Tuesday, February 14, 2017

Quirky Crime Film: Blast of Silence

Frankie Bono, an out-of-town killer hired to take out a New York crime boss, spends several days stalking his intended victim, learning the man’s routines, and picking the best spot to do the job in the off-beat, low-budget, noir film, “Blast of Silence.”

The grim, stoic Frankie, played by Allen Baron, who also wrote and directed this independently made, 1961 feature, goes about his business during the Christmas season and the contrast between the hired gun moving among the happy shoppers is striking.

More striking is the divided nature of Frankie. While he is a cold-blooded pro, he is also a lonely hitman. Accidentally running into an old buddy, Frankie is invited to a party, meets a girl, and desperately goes after her, stopping just short of rape. This makes for a very strange tangent in this odd, intriguing movie.

The many scenes of Frankie doing his job – contacting the man who hires him, buying an illegal gun, and following his target – are accompanied by strangely poetic narration. But it is not the usual first-person narration commonly found in film noir. It is second-person narration delivered, uncredited, by once-blacklisted actor Lionel Stander – he of the distinctive, gravely voice, who later co-starred on TVs “Hart to Hart.” The narration was written by once-blacklisted writer Waldo Salt, under the pen name, Mel Davenport. Salt later wrote the screenplays for “Midnight Cowboy,” and “Serpico.” The voice-over comes from an omniscient character who is talking to Frankie, commenting on his thoughts and actions, rather than informing the audience.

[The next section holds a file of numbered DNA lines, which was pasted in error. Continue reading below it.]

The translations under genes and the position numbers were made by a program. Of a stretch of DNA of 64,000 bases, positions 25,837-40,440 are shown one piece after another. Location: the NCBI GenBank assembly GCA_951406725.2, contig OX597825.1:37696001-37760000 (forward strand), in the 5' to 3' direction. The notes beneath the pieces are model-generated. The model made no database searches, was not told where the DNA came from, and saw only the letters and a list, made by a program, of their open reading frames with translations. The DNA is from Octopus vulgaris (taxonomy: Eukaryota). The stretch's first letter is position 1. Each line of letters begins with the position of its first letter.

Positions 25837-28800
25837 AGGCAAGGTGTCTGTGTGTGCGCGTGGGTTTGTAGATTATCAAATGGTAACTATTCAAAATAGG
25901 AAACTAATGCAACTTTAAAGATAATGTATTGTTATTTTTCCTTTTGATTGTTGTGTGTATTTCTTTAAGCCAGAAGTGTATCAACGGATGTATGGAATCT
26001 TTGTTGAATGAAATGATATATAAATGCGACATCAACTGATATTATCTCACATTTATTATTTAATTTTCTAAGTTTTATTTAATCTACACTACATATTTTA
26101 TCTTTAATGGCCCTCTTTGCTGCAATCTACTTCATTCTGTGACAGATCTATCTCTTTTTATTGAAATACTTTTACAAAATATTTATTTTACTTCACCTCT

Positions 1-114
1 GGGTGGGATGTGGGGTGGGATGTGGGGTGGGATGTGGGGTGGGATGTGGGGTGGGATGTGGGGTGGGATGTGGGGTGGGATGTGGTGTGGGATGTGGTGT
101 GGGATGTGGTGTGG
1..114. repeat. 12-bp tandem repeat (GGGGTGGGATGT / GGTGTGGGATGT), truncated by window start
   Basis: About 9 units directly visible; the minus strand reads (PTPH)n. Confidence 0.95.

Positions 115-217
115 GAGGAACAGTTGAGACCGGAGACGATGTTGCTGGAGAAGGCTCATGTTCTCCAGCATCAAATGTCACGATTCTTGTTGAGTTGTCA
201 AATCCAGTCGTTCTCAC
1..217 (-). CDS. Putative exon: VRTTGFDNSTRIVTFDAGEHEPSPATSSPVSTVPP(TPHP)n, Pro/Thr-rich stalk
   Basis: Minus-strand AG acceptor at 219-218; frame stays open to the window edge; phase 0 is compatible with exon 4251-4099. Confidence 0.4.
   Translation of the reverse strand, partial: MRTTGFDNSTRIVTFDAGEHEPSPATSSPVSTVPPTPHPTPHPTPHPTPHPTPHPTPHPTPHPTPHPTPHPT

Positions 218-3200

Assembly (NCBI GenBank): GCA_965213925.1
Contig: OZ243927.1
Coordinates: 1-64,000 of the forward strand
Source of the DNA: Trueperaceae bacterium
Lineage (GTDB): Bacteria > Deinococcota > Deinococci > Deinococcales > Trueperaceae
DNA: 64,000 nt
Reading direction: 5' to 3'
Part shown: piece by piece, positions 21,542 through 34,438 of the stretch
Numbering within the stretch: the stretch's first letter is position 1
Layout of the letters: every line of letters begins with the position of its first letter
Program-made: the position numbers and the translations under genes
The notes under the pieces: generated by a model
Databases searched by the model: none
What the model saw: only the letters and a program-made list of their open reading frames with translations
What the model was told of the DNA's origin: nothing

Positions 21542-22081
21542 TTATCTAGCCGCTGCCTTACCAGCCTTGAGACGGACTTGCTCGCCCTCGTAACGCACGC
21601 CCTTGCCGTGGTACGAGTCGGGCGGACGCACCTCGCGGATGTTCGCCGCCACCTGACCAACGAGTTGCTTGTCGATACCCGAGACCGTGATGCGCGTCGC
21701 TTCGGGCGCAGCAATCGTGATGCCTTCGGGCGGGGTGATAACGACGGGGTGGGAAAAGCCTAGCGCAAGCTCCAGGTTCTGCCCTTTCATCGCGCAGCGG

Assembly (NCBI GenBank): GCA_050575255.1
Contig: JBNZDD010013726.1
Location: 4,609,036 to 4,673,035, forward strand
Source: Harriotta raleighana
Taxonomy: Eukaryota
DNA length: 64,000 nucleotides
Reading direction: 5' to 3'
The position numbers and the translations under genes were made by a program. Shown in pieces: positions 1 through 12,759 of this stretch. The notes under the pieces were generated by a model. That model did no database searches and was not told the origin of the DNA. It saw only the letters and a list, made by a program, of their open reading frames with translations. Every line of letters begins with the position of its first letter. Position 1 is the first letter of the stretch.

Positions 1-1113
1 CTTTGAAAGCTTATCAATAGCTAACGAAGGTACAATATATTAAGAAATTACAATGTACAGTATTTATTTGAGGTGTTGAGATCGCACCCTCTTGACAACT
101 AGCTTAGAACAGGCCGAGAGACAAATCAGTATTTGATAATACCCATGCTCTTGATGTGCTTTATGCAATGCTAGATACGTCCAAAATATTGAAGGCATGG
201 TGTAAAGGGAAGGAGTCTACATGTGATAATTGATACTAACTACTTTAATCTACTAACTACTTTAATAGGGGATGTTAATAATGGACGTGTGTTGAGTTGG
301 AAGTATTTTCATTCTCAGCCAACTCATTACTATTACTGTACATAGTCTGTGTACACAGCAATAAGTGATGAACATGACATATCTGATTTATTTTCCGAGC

Shot entirely on the streets of New York in a documentary style, “Blast of Silence,” has the look and feel of early John Cassavetes and Stanley Kubrick films and is nearly a decade ahead of Martin Scorsese’s first efforts.

The movie was co-produced and photographed in gritty black and white on dark dreary days by Merrill Brody, a friend of Baron’s since grade school. Another plus is the film’s jazz score by Meyer Kupferman.

This excellent, 77-minute movie was originally released by Universal-International and has recently been given a new life on DVD by Criterion.


  1. Thanks for the heads-up Elgin. I'll check it out.

    1. Col - It is off-beat, interesting, and has a terrific final scene.

  2. Elgin, I have been watching a lot of crime films though none as unknown as this one, which sounds really good and right up my alley.

    1. Prashant – This one is unusual. I hope you get a chance to see it.